What does the #amazingforall state have on offer for those looking to explore Illinois’ QTIPOC community and Black History?
IMAGE BRONZEVILLE/BOXVILLE MARKET
Illinois has a reputation for being one of the most LGBTQI-friendly states in the US and, recently, it’s been making queer, Black history as well.
Here, we took a closer look at what the state has on offer for visitors during (British) Black History Month 2019.
Did you know that Lori Lightfoot is Chicago’s first Black, openly lesbian mayor of the city? On 2 April 2019, she not only became mayor of the largest city to be run by an LGBTQI person, but also the largest city to be headed by a woman. After winning, she kissed her wife Amy Eshleman on stage during the election night party. (I’m not crying, you’re crying…)
The couple has a daughter and lives on Chicago’s North Side.
Speaking of lez/bi legends from Illinois, Lena Waithe’s drama series The Chi is set in the South Side of Chicago where the writer grew up herself. Although the show is not autobiographical, it conveys an authentic portrayal of black life in Chicago.
Prep for your visit with The Chi’s Rules Of The South Side.
Chicago Black Social Culture Map
On 19 October 2019, the Chicago Black Social Culture Map (CBSCM) hosts an event exploring queer nightlife and black, LGBTQ history. In their own words, the CBSCM exists to preserve Chicago’s black social cultural lineage – past, present, and future – through an experience that is both fun and informative.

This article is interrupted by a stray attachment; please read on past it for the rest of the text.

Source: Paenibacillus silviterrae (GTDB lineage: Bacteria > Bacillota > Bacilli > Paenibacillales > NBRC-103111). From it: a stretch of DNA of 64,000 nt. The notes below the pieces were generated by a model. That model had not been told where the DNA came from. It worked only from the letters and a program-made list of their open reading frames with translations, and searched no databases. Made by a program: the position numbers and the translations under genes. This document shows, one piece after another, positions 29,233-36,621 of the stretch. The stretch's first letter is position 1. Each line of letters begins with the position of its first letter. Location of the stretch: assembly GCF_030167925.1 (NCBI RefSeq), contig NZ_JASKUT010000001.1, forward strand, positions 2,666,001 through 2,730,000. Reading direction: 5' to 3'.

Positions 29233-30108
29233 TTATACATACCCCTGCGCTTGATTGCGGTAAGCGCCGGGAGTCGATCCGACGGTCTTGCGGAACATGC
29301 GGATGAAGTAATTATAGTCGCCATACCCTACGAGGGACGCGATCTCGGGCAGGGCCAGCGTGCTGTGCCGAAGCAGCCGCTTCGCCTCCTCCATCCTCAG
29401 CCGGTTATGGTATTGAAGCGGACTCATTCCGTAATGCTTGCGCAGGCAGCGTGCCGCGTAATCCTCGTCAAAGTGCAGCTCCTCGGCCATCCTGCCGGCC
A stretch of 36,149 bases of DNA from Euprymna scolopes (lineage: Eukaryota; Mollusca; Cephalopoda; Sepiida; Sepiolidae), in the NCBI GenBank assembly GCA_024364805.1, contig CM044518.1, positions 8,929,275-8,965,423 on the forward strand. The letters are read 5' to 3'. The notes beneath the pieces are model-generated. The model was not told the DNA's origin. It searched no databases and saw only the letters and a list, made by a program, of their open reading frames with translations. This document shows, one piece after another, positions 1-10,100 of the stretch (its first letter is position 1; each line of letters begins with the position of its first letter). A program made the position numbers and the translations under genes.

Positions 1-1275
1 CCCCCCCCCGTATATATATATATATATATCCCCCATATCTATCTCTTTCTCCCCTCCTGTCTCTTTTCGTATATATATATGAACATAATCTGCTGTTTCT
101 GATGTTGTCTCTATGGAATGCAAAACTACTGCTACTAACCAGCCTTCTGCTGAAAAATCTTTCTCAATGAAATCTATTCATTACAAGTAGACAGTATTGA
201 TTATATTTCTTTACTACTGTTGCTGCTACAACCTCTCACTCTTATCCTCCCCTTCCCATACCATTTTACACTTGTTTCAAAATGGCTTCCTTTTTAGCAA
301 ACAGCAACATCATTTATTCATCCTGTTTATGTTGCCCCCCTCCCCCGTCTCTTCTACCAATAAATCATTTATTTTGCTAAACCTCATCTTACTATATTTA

Register for Northside Queer Nightlife & Youth Culture event here.
DuSable Museum Of African American History
Unlucky enough to catch one of Chicago’s 125 rainy days? Plan a visit to The DuSable Museum of African American History! The museum’s aim is to, “Promote understanding and inspire appreciation of the achievements, contributions, and experiences of African Americans through exhibits, programs, and activities that illustrate African and African American history, culture and art.”
Currently, the museum is exhibiting the art of artist and cultural leader Dr Margaret T. Burroughs from 1960-1980. Grab your tickets here.
When the weather has brightened up again, you should definitely go for a stroll through Bronzeville, Chicago’s equivalent of New York’s Harlem.
Historically known as “Black Metropolis”, the neighbourhood is a centre of African American life and culture. Iconic jazz musicians such as Nat King Cole and Louis Armstrong have lived and worked here. (Count us in…)
Want more on LGBTQI Illinois? Visit enjoyillinois.co.uk/amazingforall
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